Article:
• Jennifer Meliton

Kinky.

The first few days of school are always a bit clunky and full of kinks.

Oh, I hope you didn't think....no, of course you didn't.

Why can't school just get it right? My schools are on day three, but my neighborhood school district just started today with a pretty big redistricting project. I can't imagine how many bumps there were, and I hope there weren't too many bruises. Inevitably there are things that fall through the cracks. Here are a few reasons why being patient on the first few days can be so effective.

The scale of it all. If you have a busy family you know that it's hard to get everyone's schedule and activities coordinated. Students and families have different transportation needs. Consider the following. Many kiddos go between two parents due to custody agreements. That means that the principal, teacher, secretary, and bus garage have to be on the same page. This may come as a shock, but some folks aren't great about communicating changes.

Some of you might have a child going through an "uncertain" phase. The "uncertain" phase is noted by the frequent repetition of things like: I don't know, I'm not sure,

Huh? and my personal favorite, "You never told me that!"

Multiply (the multiple phases a child may experience of that plague) times (the number of kids). Divide by the number of times a peanut tells you, ("I think I'm supposed to go to dads instead of daycare today but I'm not sure") using the variable (5 minutes before dismissal).

You may have a solid thing going with a decisive kiddo who rides one bus, and yes. They totally get it. Until there are two lines going out the door and one little buddy stops to tie his shoe, the others merge and before you know it are trying to figure out which yellow bus is their yellow bus. The combinations are of variables leading to crazy scenarios are endless.

This is where the patience part packs a punch. For every kiddo there are probably at least two people tracking them down. Which means phone calls, texts, busy signals, anxiety, more phone calls, radioing the garage... and gridlocked communication.

We have the responsibility to get things right. These are your babies. They are our babies. In loco parentis is a latin phrase used in school law that means when kiddos come to school, we literally act like a parent, making decisions that are in the best interest of each child. We take this pledge incredibly seriously! The laws that govern us, the procedures that guide us, and the practices we exercise all have one thing in common. Kids. Kids with their variables, their uncertainty, their untied shoes, and unfocused strolls.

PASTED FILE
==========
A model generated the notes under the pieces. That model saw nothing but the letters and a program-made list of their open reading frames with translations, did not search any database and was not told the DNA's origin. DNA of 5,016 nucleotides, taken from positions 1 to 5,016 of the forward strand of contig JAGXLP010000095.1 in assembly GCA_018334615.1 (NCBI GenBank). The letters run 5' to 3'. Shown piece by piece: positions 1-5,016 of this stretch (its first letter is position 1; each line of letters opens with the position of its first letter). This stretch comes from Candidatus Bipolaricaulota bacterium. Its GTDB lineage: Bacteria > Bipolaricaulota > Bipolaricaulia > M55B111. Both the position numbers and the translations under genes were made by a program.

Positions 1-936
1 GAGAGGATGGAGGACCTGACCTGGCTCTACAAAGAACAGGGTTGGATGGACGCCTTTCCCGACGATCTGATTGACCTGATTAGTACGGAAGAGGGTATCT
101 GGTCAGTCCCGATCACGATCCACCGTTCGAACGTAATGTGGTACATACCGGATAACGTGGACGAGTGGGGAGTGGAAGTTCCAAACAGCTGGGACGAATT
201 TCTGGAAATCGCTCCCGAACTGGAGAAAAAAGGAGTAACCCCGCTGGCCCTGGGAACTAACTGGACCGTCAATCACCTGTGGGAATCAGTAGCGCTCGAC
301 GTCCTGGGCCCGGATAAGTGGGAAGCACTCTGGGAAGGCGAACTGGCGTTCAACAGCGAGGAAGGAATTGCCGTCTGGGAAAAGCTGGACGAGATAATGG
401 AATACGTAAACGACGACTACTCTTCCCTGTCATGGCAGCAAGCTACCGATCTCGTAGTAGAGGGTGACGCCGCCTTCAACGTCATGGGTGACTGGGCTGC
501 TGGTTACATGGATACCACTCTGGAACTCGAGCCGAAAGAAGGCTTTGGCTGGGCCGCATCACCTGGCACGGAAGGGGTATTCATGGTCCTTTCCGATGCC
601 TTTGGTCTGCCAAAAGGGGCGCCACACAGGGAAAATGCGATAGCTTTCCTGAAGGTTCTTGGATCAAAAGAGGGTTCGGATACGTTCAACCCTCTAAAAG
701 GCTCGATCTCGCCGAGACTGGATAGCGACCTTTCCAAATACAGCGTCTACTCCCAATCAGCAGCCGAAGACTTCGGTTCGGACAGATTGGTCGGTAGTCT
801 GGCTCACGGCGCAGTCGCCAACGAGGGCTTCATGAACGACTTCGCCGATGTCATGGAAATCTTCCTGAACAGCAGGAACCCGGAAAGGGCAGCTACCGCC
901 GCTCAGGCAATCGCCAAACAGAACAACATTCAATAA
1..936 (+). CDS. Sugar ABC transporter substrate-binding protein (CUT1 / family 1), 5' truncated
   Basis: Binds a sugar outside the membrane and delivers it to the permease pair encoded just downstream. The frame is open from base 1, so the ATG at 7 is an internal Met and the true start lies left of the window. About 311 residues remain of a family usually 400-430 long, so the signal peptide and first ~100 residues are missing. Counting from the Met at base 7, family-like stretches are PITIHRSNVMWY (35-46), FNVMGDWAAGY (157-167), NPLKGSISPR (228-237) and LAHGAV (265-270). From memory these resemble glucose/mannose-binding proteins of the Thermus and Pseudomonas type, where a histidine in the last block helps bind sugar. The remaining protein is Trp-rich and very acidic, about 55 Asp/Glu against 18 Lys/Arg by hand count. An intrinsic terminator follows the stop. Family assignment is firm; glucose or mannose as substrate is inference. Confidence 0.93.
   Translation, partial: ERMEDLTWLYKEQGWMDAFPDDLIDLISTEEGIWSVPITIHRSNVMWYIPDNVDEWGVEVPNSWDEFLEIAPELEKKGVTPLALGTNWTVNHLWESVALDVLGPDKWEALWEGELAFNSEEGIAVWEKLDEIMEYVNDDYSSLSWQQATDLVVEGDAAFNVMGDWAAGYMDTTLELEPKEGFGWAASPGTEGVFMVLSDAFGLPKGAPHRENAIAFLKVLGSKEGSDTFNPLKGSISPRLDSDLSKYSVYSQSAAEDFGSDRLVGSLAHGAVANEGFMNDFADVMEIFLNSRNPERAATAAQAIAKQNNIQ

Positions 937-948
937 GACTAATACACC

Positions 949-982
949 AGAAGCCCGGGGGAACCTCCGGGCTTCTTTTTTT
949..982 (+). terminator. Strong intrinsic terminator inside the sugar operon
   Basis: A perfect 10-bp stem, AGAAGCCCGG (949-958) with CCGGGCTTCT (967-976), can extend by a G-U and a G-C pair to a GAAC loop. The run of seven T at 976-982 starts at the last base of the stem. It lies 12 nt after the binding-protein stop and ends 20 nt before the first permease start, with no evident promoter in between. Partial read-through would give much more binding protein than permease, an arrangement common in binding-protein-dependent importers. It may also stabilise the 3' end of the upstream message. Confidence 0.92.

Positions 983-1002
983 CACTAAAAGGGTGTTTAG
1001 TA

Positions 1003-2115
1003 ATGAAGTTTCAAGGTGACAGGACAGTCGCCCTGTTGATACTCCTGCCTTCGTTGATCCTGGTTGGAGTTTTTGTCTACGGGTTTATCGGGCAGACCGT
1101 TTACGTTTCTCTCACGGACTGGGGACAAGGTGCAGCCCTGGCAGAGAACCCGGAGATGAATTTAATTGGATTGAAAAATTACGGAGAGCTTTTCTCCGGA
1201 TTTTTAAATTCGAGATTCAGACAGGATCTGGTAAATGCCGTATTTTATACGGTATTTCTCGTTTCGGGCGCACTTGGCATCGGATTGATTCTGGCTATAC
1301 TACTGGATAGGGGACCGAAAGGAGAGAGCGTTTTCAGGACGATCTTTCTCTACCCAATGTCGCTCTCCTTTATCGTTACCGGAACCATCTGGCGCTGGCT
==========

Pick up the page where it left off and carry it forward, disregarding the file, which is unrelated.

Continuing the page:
The loco parentis part of me was worried about how hot the kids and teachers were by the time afternoon rolled around. I recalled my mom's frequent seasonal assertion that, "We're not handing popsicles out to the whole neighborhood!" In a streak of solid defiance I did hand popsicles out to the whole neighborhood and doggone it, those orange, red and purple lips smiling all the way to their given mode of transportation were worth it.

I frequently mention Brené Brown because she's such a goddess of understanding people. She uses the term, "most generous assumption" and reminds us that if we can assume that others are doing their best, graciously assume the least damaging or hurtful explanation is true, we are much more able to handle situations with grace. How often have you been made mistakes because there is something that was out of your control? Perhaps you cut someone off in traffic on the way to see a gravely ill parent. The driver had the choice to wave with fewer than five (one) fingers and yell, or to generously assume you are troubled and need to get somewhere. How often have you wished that your boss would give you a break and assume you are doing best...after all there is so much going on!

Giving everyone the most generous assumption allows you to take a breath, and focus on the fact that while a glitch happened, it doesn't have to glitch your whole day.

Learn more about Brené Brown at her website:

https://brenebrown.com/

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